Poverty speaks for itself and on the top of it, being of a low caste it further added to his woes. Nathu had faced humiliation when he got an opportunity to go for a teacher’s training course. He came across inhuman treatment by some Brahmin students who consideredthemselves to be very pious. Circumstances forced the Brahmin students to live under the shadow of an untouchable. Nathu handled the situation in his own unique way. He had prepared himself for such a state of affairs before he departed from his village and had thus carried his own utensils. This training period was the most eventful one in his life.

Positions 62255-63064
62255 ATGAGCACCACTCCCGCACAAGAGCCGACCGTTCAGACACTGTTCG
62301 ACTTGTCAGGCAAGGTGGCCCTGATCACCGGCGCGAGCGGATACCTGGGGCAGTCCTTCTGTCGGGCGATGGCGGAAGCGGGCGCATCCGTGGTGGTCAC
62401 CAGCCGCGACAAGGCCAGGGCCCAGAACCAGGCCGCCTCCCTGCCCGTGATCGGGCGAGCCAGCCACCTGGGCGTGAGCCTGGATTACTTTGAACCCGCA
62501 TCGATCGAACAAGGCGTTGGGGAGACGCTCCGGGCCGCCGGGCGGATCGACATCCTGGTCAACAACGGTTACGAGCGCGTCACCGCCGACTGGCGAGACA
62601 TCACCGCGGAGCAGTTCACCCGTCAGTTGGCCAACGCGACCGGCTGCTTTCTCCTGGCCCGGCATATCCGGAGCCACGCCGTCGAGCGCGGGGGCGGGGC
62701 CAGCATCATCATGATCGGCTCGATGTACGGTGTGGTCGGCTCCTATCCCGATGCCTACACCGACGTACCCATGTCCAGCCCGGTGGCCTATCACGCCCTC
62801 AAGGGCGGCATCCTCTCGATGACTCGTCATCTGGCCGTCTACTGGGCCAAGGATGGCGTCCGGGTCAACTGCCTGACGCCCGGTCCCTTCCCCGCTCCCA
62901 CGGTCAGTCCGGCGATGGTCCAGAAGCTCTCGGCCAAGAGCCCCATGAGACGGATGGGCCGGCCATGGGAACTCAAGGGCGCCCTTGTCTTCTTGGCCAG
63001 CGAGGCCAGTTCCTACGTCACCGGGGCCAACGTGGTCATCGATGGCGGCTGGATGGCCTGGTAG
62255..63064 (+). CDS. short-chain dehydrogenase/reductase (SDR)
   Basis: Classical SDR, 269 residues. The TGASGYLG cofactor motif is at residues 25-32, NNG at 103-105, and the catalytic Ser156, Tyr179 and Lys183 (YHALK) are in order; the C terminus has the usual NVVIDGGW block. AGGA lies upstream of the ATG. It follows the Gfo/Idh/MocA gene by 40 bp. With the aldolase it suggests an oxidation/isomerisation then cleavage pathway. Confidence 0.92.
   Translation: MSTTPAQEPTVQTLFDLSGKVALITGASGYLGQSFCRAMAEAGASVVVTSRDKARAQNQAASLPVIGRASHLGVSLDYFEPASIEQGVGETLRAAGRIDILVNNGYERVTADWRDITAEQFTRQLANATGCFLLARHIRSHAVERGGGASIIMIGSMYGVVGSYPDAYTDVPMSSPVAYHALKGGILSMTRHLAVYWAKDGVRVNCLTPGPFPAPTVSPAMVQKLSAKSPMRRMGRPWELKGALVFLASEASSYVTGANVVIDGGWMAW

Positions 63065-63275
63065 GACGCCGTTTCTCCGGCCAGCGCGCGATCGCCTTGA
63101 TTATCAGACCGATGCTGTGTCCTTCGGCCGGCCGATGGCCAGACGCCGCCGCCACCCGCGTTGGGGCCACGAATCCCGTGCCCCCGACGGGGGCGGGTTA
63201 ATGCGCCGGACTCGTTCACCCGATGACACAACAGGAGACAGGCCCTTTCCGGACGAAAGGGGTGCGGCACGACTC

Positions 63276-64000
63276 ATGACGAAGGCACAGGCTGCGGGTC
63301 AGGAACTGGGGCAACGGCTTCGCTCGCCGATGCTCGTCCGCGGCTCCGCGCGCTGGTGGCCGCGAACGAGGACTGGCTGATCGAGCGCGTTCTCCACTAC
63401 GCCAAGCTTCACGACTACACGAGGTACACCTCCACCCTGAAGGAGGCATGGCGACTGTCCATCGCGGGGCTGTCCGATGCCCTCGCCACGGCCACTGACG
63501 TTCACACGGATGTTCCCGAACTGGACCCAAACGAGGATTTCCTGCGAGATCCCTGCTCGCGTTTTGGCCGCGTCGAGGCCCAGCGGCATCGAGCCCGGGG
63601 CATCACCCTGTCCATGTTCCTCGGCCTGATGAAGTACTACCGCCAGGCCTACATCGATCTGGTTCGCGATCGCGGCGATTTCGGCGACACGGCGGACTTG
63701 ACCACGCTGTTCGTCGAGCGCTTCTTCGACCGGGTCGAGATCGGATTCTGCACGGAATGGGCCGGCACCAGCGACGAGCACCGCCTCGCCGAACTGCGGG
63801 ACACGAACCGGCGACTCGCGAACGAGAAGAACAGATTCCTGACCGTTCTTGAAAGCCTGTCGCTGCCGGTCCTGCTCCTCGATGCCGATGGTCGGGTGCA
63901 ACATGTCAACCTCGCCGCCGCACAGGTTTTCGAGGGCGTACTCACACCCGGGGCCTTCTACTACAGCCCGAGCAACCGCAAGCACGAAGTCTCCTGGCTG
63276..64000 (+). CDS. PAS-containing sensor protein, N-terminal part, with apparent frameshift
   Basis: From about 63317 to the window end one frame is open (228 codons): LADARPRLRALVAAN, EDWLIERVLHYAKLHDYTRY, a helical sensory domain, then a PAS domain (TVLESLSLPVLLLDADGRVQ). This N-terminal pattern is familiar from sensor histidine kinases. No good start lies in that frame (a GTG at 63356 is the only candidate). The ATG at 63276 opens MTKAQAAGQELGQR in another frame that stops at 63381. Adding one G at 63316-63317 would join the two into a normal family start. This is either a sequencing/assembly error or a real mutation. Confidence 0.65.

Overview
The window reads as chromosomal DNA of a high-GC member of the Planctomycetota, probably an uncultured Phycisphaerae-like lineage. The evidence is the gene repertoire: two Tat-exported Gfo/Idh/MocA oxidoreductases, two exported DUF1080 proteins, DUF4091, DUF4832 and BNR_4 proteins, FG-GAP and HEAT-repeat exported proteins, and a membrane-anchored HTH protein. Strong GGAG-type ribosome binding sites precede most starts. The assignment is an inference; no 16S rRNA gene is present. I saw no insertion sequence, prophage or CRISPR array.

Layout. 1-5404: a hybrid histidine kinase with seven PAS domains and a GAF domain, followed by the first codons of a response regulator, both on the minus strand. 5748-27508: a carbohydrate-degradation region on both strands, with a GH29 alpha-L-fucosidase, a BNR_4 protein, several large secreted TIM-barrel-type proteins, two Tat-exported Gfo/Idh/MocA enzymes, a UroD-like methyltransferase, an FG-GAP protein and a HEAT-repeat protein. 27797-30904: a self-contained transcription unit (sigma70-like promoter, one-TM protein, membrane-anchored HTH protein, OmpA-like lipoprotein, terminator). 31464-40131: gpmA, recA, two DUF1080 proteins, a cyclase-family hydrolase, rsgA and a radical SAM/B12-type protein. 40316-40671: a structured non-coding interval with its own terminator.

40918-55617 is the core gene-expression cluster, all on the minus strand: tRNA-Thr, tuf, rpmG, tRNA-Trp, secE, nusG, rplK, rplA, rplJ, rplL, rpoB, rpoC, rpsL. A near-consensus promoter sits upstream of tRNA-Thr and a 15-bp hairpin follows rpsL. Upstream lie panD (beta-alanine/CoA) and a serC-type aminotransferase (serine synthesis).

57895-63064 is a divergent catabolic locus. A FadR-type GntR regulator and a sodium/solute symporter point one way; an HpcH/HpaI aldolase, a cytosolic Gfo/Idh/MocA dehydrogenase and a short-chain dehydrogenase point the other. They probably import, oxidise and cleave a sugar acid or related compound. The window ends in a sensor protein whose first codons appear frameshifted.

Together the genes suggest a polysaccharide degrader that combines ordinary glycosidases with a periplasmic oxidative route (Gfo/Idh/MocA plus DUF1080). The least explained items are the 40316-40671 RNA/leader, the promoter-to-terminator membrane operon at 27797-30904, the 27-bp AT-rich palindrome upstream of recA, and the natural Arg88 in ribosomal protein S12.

The Sansi community had many unique features which were different from other castes. In the old times the Sansis heavily indulged in stealing from the fields and their women went begging in the village for their survival. They had their own spoken language which was useful for them for any secret operations. They had no religion of their own but followed some Hindu rituals at the time of marriage and death. The Sansis around Narangwal area had their own deity and worshipped him with self-prayer and without any sermons. They had developed their own justice system to resolve the disputes within the community. They would set up their own temporary court and cases were presented in a unique way. There was a proper provision to make an appeal. A very unusual technique was adopted to find out the truth and decide each case. The Government court would not accept a case if they knew that case was being heard in the community court. The Panth system among the Sansi community was an intricate ideology to observe the discipline within the community.